This is made especially evident when Christian, Patty’s former love interest, roofies and kidnaps her pageant rival Magnolia as a grand gesture to win her back. He assumes this is what she would want because she’s a bad person. Patty, in a brilliant moment of self-awareness, proceeds to bash his head in, while screaming, “I’m a good person!” over and over again. No, Patty, you’re not. Everything you’ve done this entire season proves that you are, in fact, a bad person.
All right, now we have to talk about the lesbian in the room. Nonnie, Patty’s best friend, is a closeted lesbian. She also has a massive crush on Patty. She is constantly trying to manipulate Patty into kissing her or be close to her in some way. Ladies and gentlemen, we have a predatory lesbian trope on our hands.
While I can ignore most of the problematic humor, this characterization is too egregious to ignore. This isn’t a sad attempt at edgy humor. This is the lone sapphic character on the show being depicted as a harmful stereotype that gay people are still fighting against. It doesn’t matter that Bob Barnard, a gay man (and also a different Bob), isn’t portrayed as predatory. That doesn’t balance it out. Nothing lessens the damage of seeing a gay person portrayed exactly as bigots say we are.
Moreover, it feels like Nonnie’s crush on Patty is supposed to be a joke. The writers make it abundantly clear that Patty is straight and will never return Nonnie’s feelings. Nonnie is depicted as pathetic, a loser dyke that fell for a straight girl.
The problem is somewhat rectified when Nonnie confesses her feelings to Patty. Patty is dismissive and uninterested. Nonnie begins to realize Patty doesn’t care about anyone but herself. A few episodes later, she decides to take a break from Patty and her selfishness. It shows real growth, the only character development in the whole show. Unfortunately, that doesn’t erase her predatory behavior from earlier. In fact, she never seems to realize what she’s been doing is wrong. It is never challenged or condemned at all.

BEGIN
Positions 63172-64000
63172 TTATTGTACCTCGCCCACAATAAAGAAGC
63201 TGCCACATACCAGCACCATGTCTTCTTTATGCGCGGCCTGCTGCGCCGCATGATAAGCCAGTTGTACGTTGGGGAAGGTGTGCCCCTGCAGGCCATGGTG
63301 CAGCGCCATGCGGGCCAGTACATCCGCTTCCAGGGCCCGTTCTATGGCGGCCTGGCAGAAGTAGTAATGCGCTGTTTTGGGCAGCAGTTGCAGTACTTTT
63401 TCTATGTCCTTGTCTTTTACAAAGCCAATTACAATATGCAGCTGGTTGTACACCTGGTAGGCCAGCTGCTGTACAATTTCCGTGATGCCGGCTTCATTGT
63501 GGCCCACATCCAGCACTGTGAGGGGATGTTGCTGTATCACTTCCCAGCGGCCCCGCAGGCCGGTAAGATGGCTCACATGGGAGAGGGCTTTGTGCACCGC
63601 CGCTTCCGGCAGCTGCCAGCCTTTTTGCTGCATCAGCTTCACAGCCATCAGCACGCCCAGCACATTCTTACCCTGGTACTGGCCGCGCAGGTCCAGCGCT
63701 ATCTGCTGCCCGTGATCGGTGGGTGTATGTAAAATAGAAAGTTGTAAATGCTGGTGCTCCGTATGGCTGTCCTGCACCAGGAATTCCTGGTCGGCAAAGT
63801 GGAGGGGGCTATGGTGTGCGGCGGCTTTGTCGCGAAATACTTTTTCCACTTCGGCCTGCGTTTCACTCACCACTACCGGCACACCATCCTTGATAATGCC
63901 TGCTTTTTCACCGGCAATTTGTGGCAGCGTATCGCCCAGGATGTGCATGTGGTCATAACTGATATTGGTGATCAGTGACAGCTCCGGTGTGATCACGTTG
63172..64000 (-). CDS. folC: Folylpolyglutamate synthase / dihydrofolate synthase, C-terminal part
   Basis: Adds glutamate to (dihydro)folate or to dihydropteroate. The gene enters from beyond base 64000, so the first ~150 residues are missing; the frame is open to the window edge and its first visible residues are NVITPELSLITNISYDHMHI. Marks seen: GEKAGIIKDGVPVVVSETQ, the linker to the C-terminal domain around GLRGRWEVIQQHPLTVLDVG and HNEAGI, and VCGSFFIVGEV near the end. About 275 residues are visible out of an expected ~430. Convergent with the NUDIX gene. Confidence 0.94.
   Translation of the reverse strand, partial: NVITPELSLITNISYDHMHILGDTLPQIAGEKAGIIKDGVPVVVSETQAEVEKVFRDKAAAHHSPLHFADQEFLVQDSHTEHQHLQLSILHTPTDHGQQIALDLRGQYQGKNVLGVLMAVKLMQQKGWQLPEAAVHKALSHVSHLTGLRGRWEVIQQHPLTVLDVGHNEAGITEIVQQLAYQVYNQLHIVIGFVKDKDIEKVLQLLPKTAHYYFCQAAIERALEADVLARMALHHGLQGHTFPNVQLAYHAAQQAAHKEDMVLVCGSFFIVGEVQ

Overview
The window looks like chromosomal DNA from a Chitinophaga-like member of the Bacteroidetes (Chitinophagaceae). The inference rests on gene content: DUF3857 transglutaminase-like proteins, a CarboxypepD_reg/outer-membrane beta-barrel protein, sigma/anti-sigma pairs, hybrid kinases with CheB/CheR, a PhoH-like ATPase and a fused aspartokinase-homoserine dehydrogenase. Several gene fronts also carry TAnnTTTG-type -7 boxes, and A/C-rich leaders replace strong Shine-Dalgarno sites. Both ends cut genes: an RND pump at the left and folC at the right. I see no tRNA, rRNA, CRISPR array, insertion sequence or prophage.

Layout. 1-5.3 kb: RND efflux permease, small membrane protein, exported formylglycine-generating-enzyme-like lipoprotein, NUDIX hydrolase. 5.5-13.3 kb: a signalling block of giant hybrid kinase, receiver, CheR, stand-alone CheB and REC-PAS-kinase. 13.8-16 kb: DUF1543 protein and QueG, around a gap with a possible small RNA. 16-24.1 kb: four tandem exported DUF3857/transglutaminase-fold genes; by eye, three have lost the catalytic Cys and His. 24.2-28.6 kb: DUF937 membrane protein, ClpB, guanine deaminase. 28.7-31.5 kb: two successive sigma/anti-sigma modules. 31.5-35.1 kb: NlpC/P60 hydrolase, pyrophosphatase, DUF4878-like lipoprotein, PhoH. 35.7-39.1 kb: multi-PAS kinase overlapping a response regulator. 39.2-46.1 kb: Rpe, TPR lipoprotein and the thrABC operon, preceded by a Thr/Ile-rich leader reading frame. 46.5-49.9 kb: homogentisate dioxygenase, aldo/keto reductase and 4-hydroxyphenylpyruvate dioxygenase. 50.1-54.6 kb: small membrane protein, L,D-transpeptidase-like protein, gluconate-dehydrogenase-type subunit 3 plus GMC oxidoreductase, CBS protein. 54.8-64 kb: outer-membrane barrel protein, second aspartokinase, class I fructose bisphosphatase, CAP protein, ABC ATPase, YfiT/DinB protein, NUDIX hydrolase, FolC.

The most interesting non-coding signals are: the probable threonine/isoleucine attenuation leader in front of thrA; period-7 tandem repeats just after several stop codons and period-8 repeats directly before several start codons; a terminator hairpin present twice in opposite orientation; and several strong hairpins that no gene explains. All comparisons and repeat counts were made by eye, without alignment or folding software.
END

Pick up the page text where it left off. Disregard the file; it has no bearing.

This show is an unfunny hodgepodge of ideas and characters. It’s like someone wrote the scripts using predictive text. Any positive message the story tries to get across is swallowed by the utter nonsense that surrounds it. The plot and characters regularly contradict any that somehow get through.
When the characters take the time to be real, the show has potential. But the showrunners would rather find a way to make each episode more ludicrous and removed from reality than the last. This show is an unpleasant fever dream from which you can’t wake. It just isn’t sustainable in the long run. The success of this show only proves the people are insatiable for controversy.
- Paradise PD (Premiered on Netflix August 31, 2018)
I’m always hesitant to watch adult cartoons because so many of them rely on shock humor to be funny. I probably wouldn’t have tried this one at all, but a couple videos promoting the show went viral. The videos were 911 calls in the fictional town of Paradise. These calls are so dumb, they’re funny.
“Hey,” I thought. “If this is the kind of humor this show has to offer, I’m in.” So I watched all ten episodes. I’m still baffled by what I saw.
The show follows a group of terrible police officers in the small town of Paradise. They’re not dirty cops— they’re just really bad at their job. Each episode is a new, unrelated story, but there is a season-long thread in which they’re trying to take down a drug ring.
I actually found the show fairly funny, though now I can’t remember a single joke. I also don’t remember most of the plots. What I do remember is that, despite thinking it was kind of funny, I hated this show.
First of all, those hilarious 911 calls aren’t even in the show. They were just promotional content. But not only are they not in the show, the humor isn’t there either. The show uses an entirely different style of humor to what the promotional material suggests. Can you guess what it is?